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Henry Black (February 25, 1783 – November 28, 1841) was a Whig member of the U.S. House of Representatives from Pennsylvania.

Henry Black
Member of the U.S. House of Representatives
from Pennsylvania's 18th district
In office
June 28, 1841 – November 28, 1841
Preceded byCharles Ogle
Succeeded byJames M. Russell
Member of the Pennsylvania House of Representatives
In office
Personal details
Born(1783-02-25)February 25, 1783
Somerset, Pennsylvania
DiedNovember 28, 1841(1841-11-28) (aged 58)
Somerset, Pennsylvania
Political partyWhig


Early lifeEdit

Henry Black was born near the borough of Somerset, Pennsylvania. He engaged in agricultural pursuits.

Pennsylvania House of RepresentativesEdit

He served as a member of the Pennsylvania House of Representatives from 1816 to 1818. He was elected as a Democrat in 1816.[1] He was a justice of the peace and appointed by the Governor of Pennsylvania[2] as an associate judge of Somerset County, Pennsylvania, from 1820 to 1840.

Electoral TicketsEdit

Black was on the People's Ticket (electoral ticket) for the Election of 1828, in the 13th district (John Quincy Adams for President and Richard Rush for Vice President).[3] He was also on the Whig Electoral Ticket for the 24th district in the Election of 1840.[4][5]

United States House of RepresentativesEdit

Black was elected as a Whig to the Twenty-seventh Congress to fill the vacancy caused by the death of Charles Ogle. The election was held on Tuesday, June 8, 1841.[6] The vote for Black was approximately 2,703 with the opposition (party not named) getting 1,320 votes (Black receiving a majority of 1,383 more votes).[7] The Daily Atlas lists the opposition candidate's name as "Pilson".[7] (However, the same newspaper listed a "Mr. Philson of Somerset" as the opponent in the special election to replace Black after his death.[8])


Black served in the House of Representatives until his death at his residence in Somerset in 1841. The cause of death was apoplexy.[9]


Interment in the family cemetery in Stonycreek Township, Somerset County, Pennsylvania. Cenotaph at Congressional Cemetery in Washington, D.C.

On Thursday, December 9, 1841, his colleague Representative Joseph Lawrence took to the House floor to announce Black's death and provide a eulogy. Lawrence stated that Black was well liked by anyone who came into contact with him. Lawrence indicated that Black was his childhood friend. Lawrence also stated that Black had been in good health the day before his death. Lawrence then submitted a resolution that crepe should be worn in honor of Black's death. The resolution was adopted.[10][11]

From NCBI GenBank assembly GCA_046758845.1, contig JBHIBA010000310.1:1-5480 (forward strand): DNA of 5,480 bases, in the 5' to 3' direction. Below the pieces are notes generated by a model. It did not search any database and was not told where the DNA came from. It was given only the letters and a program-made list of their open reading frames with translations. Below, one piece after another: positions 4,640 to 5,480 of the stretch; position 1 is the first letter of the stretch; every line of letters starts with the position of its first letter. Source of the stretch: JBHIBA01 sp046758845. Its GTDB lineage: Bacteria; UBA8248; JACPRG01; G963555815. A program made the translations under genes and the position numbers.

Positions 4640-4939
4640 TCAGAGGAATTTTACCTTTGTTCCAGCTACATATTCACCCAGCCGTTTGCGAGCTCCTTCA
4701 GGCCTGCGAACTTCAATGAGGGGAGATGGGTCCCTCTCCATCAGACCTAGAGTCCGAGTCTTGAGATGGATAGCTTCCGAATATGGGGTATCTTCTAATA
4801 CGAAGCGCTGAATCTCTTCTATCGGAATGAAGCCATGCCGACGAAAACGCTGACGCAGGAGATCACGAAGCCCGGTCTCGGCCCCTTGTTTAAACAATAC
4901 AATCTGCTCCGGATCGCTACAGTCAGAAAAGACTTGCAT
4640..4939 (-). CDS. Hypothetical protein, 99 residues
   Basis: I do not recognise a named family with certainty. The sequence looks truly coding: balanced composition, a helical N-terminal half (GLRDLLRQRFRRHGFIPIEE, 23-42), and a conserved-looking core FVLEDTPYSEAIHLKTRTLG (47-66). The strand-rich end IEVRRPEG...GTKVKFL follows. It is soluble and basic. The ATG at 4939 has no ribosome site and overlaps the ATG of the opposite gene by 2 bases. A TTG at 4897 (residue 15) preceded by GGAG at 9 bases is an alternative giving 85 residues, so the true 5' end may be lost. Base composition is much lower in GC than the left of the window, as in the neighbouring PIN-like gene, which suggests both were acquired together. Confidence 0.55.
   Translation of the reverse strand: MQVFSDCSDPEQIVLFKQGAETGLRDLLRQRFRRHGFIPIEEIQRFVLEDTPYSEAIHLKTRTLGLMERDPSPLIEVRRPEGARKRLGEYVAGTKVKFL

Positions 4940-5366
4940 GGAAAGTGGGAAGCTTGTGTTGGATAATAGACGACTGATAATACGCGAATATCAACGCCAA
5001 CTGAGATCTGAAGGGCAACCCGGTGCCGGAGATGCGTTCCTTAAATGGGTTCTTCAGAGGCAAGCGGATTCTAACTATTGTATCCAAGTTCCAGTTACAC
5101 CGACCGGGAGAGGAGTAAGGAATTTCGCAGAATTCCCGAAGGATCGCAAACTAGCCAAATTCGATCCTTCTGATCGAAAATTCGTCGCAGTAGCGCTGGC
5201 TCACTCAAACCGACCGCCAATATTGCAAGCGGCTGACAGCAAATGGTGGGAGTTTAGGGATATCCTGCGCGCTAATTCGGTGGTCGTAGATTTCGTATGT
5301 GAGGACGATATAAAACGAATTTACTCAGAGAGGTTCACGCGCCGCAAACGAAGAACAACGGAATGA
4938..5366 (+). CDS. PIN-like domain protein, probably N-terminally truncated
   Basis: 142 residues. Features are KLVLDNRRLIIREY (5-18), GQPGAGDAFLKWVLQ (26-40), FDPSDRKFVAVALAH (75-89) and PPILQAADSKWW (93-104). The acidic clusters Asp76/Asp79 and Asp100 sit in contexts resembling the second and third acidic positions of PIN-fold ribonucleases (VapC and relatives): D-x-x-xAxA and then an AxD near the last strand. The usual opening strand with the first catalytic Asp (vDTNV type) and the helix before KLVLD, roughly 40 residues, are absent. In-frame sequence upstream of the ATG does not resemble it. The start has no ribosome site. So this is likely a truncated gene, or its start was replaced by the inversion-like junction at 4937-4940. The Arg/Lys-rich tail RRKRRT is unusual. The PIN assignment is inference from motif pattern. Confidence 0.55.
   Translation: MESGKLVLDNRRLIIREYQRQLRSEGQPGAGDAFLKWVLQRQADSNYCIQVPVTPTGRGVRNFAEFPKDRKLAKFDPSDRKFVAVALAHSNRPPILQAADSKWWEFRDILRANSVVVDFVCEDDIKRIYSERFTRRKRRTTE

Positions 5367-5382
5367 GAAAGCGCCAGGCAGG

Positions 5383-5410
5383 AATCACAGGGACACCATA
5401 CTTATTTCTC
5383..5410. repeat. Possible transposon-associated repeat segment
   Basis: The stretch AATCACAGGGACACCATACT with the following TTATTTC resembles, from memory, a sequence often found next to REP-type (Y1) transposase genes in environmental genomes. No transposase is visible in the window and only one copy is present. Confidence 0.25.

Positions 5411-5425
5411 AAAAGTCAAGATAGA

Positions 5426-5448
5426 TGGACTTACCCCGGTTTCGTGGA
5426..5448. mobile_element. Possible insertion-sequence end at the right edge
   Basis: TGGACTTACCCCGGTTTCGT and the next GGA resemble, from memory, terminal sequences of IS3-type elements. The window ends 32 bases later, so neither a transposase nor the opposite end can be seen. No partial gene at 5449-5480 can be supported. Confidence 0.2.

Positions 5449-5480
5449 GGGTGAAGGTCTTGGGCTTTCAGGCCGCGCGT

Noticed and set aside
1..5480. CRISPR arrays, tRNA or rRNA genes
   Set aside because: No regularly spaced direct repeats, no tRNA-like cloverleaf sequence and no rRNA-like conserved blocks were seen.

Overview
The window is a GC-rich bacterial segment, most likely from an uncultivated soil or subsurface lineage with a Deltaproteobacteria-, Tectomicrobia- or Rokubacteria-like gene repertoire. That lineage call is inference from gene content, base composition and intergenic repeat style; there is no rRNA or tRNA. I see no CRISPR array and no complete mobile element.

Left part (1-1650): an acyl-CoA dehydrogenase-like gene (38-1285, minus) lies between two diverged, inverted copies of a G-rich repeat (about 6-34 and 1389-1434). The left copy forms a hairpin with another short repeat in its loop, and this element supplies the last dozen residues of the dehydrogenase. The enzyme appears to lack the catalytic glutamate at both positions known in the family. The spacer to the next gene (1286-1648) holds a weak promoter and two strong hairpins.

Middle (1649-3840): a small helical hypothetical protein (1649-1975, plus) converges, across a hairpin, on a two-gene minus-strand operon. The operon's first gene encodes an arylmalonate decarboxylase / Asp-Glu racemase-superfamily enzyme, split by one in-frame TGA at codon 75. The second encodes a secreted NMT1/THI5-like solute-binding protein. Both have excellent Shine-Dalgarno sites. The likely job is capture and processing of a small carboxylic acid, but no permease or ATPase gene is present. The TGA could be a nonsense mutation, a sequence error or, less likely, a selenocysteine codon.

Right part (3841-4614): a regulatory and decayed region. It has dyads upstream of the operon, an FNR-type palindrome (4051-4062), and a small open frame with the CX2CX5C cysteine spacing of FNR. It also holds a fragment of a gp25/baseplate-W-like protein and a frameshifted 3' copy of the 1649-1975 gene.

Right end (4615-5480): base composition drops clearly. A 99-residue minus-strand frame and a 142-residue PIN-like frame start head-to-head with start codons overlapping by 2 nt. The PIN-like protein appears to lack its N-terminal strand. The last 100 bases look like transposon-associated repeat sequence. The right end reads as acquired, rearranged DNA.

According to the Philadelphia U.S. Gazette (reprinted in the Easton Gazette), he was virtuous and well liked.[9]


His son was Attorney General Jeremiah S. Black and his grandson was Pennsylvania Lt. Governor Chauncey Forward Black.

See alsoEdit


  • United States Congress. "Henry Black (id: B000498)". Biographical Directory of the United States Congress.
  • The Political Graveyard


  1. ^ Washington Reporter, p. 2, November 4, 1816 Missing or empty |title= (help)
  2. ^ Franklin Gazette, p. 2, November 20, 1820 Missing or empty |title= (help)
  3. ^ "Electoral Tickets", Berks and Schuylkill Journal, p. 3, July 12, 1828
  4. ^ "Whig Electoral Ticket", North American, p. 2, October 19, 1840
  5. ^ Philadelphia Inquirer, p. 2, October 13, 1840 Missing or empty |title= (help)
  6. ^ Jamestown Journal, The, p. 3, June 10, 1841 Missing or empty |title= (help)
  7. ^ a b Daily Atlas (Boston), 9 (308), p. 2, June 28, 1841 Missing or empty |title= (help)
  8. ^ Daily Atlas (Boston), 10 (148), p. 2, December 22, 1841 Missing or empty |title= (help)
  9. ^ a b "Mortuary Notice", Easton Gazette, 24 (51), p. 1, December 18, 1841
  10. ^ Philadelphia Inquirer, p. 2, December 11, 1841 Missing or empty |title= (help)
  11. ^ North American, p. 2, December 11, 1841 Missing or empty |title= (help)
U.S. House of Representatives
Preceded by
Charles Ogle
Member of the U.S. House of Representatives
from Pennsylvania's 18th congressional district

Succeeded by
James M. Russell